While employed at Microsoft and Facebook, we worked on a mobile app with interactive lessons to teach developers new skills. We got quite a bit of traction with the app and got requests from other developers to keep publishing new content on it. In 2014, one of the largest publishers in America approached us to write a book based on the material in our app. We wanted to create a companion website with the material presented in a more interactive format, but the publisher wasn’t interested.
This gave us the motivation to create a platform that hosts fully interactive content to teach new skills in a format best suited for developers. Programmers learn best when they’re given the opportunity to play with live code and get used to writing it. So our courses feature code playgrounds, quizzes, and code challenges to keep learners engaged throughout. And the platform’s WYSIWYG code editor makes it very easy for content creators to feature visually rich, interactive elements in their lessons.

ADM: What is the greatest pitfall for developers when learning to code? 

Ul Haq: Not sticking with it! It’s easy to imagine that the great programmers don’t struggle. Or that if it’s not coming to you very quickly or easily, then you’re not cut out to be a programmer. Beginners can feel like if they’re not seeing immediate results or having an easy time, then it’s not worth continuing. But the best programmers in the world can spend a lot of time stuck on the same thing, trying to fix a bug or some other problem.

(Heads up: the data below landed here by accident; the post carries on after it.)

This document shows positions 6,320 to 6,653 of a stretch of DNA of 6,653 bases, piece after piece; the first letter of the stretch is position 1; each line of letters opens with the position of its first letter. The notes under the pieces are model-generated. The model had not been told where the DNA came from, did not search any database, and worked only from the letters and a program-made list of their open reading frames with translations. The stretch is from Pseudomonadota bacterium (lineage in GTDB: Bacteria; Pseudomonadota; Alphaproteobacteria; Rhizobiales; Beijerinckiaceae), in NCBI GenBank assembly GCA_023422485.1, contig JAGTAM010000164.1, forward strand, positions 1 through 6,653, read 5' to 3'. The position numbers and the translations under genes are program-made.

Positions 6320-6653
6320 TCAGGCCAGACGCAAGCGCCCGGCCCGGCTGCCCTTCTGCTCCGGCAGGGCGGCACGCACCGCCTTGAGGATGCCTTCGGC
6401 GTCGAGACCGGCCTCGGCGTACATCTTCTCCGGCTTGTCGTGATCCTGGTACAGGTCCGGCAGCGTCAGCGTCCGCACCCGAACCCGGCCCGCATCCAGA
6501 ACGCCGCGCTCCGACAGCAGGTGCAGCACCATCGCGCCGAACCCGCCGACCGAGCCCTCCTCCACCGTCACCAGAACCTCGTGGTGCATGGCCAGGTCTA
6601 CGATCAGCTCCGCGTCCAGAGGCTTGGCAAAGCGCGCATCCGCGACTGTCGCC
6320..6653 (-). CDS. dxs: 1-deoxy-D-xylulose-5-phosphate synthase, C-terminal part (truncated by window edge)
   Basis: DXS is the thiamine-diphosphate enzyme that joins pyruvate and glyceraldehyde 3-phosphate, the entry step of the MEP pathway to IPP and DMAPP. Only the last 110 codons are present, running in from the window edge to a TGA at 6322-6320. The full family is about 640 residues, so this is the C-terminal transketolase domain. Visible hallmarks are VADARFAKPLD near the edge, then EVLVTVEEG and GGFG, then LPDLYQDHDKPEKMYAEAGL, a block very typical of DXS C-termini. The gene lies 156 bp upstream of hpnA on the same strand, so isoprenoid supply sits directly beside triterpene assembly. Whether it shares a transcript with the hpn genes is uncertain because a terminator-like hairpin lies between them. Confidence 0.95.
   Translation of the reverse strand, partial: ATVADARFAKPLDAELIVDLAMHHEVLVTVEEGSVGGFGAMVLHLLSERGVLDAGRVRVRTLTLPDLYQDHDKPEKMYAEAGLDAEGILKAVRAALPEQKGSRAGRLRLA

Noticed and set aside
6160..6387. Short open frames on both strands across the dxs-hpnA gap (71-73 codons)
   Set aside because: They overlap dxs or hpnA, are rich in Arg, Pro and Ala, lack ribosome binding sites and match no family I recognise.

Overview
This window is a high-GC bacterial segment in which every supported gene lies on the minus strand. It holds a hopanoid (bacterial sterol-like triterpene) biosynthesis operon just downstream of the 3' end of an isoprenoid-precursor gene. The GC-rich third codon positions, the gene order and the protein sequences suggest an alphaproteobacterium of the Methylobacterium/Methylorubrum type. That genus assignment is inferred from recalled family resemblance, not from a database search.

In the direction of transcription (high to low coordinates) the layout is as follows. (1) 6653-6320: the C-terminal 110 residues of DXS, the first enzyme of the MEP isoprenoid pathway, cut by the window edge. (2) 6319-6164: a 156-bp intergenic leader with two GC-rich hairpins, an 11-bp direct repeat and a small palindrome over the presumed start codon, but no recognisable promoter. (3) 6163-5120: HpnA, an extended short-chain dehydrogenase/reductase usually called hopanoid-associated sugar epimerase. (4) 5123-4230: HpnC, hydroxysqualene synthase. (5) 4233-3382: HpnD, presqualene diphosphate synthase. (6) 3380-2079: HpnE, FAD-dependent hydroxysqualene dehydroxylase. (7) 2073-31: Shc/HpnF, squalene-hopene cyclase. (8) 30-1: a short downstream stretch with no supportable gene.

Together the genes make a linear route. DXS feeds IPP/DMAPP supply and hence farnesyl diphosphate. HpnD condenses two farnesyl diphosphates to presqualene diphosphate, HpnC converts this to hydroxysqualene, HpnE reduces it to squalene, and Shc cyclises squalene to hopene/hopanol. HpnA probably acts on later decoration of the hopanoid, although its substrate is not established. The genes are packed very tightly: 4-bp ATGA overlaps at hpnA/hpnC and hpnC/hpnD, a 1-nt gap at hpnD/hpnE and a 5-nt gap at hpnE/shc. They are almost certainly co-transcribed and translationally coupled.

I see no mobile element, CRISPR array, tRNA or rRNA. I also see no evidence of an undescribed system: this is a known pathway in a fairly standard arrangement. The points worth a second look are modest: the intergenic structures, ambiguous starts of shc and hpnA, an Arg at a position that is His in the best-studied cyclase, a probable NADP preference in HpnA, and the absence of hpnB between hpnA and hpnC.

Deliberate practice is necessary to master anything. Work on it every day. The consistency of your practice is more important than putting in a certain number of hours.

ADM: You worked at both Facebook and Microsoft. What were the differences in the way the two companies train their employees? What do you think causes those differences? 

Ul Haq: At Microsoft, a hiring manager will hire you to work on a particular team, then your training is mostly done on the job. For Facebook, new candidates land into a boot camp, where they’re brought up to speed on different parts of the codebase, then work on different parts for a few weeks before you’re selected to work on a specific team. For continued training, both companies have similar offerings for online training resources, more or less. The difference between the two styles of training basically comes down to what each company is willing to budget for training.

ADM: How do you see the demand for programmers - and programming - changing in the future? Are there any particular trends to keep an eye on?